- Dust-collection bins help keep the area clean while sanding. They connect to the back of the sander, which uses built-in fans to pull in loose dust, removing it from the area.
- Safety features can include trigger-lock systems, vibration-dampening padding, and emergency stop systems that will apply a brake to immediately stop the motion of the sanding pad when a user releases the trigger, preventing further injury or damage.
- Accessories like additional sandpaper or sanding discs are commonly included in sander kits. Kits also can include carrying cases, detail sanding attachments, or accessory bags to keep the various pads, discs, and attachments organized in one place.
Sanders come in a wide variety of sizes and shapes, with some more appropriate for broad material removal and others meant for precise sanding in hard-to-reach locations. The versatility of a sander refers to its potential use in a range of ways for an assortment of projects. Look for sanders that can handle almost any woodworking project you want to tackle.
Palm and detail sanders support most woodworking projects, though they can’t handle heavy material removal, so it’s best to pair these types with a belt sander. Alternatively, rotary and random orbital sanders can tackle medium to large projects, but they can’t reach tight corners. Look for products with detail sanding attachments to help access these difficult angles.
Our Top Picks
The key factors and shopping tips mentioned above provide a foundation to help decide on the best sander for furniture projects. Take a look at this list of top products that were selected based on the type of sander, power, versatility, speed, and overall quality.
This Bosch random orbital sander has a 5-inch sanding pad and comes with a 5-inch sanding disc, a dust canister, a vacuum adapter, and a carrying case to keep everything neat and organized. The dust canister connects directly to the sander to capture dust while the user sands, keeping the area clear and easy to see. This added visibility helps to avoid uneven sanding or missed rough patches that stand out from the furniture once painted.
This corded device weighs 3.5 pounds and has a powerful 2.5-amp motor that can drive the orbiting speed from 7,500 to 12,000 OPM. A variable-speed trigger controls the speed so users can gently sand a fine piece of furniture or rapidly remove paint, stains, or other undesirable marks from the material.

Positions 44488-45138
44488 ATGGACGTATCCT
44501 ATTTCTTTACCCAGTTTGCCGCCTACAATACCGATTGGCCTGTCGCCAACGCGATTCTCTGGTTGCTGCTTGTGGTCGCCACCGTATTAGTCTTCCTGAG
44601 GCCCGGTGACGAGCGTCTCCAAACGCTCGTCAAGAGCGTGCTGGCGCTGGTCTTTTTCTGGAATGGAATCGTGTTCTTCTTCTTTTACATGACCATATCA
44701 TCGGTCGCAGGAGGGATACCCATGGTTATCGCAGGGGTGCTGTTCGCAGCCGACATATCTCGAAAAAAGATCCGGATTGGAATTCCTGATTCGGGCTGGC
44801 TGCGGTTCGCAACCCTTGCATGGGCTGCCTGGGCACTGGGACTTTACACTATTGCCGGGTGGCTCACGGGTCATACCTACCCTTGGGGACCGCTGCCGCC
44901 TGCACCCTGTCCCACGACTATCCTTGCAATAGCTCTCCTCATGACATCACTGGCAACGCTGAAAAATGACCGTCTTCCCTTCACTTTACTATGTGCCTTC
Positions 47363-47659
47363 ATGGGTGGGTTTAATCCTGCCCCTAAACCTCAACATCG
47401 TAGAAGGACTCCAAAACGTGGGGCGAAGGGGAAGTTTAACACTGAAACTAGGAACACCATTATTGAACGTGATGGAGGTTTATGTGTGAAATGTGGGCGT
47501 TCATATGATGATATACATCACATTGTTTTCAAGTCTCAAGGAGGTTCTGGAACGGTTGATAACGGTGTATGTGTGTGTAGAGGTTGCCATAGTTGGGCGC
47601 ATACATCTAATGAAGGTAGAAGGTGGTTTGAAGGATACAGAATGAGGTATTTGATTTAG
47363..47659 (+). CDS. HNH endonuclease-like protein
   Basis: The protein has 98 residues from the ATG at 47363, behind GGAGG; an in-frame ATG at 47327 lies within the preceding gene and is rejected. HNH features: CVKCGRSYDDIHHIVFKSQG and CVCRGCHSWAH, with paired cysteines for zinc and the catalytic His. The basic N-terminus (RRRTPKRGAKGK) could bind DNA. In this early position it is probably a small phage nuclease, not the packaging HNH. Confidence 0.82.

Plug in this inexpensive SKIL corded detail sander to get up to 12,000 oscillations per minute using the 1-amp motor. The 2.3-pound detail sander has a narrow triangular sanding pad and comes with three pieces of sandpaper made to fit. It also has a built-in dust collection system, including internal fans to draw in particles, a dust collection bin, and a micro-filtration system to help collect very fine dust particles.
The corded detail sander runs at a single speed that it reaches quickly after activating the dust-sealed on-off switch, but the vibrations produced by the sander are dampened by the soft rubber grip and padded design. This insulation reduces hand fatigue and helps prevent muscle strain.
The Black & Decker belt sander is a good option for refinishing or repairing large pieces of furniture like a dining table, desk, or wardrobe. The 7-amp motor drives the sanding belt at up to 4,000 RPM, allowing this sander to quickly and efficiently remove paint, lacquer, and wood. The belt sander has a sanding surface area that measures 3 inches by 21 inches, and users can fine-tune their control with the variable-speed trigger.
A built-in dust collection system draws in dust as it’s produced, helping to keep the surface of the material clean and clear so woodworkers can see what they are sanding. The 6.5-pound belt sander also has a unique front roller that extends beyond the limits of the sander frame, allowing this sander to access corners, edges, and sit flush against a vertical surface. These features work well for sanding furniture, flooring, and baseboards.
This 3.1-pound Jellas random orbital sander has six adjustable speed settings that users can easily switch between using a simple speed dial. The 2.5-amp motor drives the sanding disc at up to 13,000 OPM, but the sander can also run at lower speeds, to a minimum setting of 8,000 OPM. It has a built-in dust collection system, including internal fans to help pull in particles, and a detachable dust collection bin that is easy to empty when it fills.
The corded random orbital sander has a 5-inch sanding disc pad and comes with 18 replacement discs with a range of sandpaper grits. A rubberized palm grip design reduces vibration and muscle fatigue so woodworkers can keep going for longer periods without having to stop because of hand cramping or strain.
This corded DEWALT rotary sander weighs about 4.8 pounds and comes with an adjustable side handle to provide superior grip and balance while sanding. A variable-speed trigger gives users better control while they work, and a vibration-dampening handle helps reduce muscle fatigue and strain.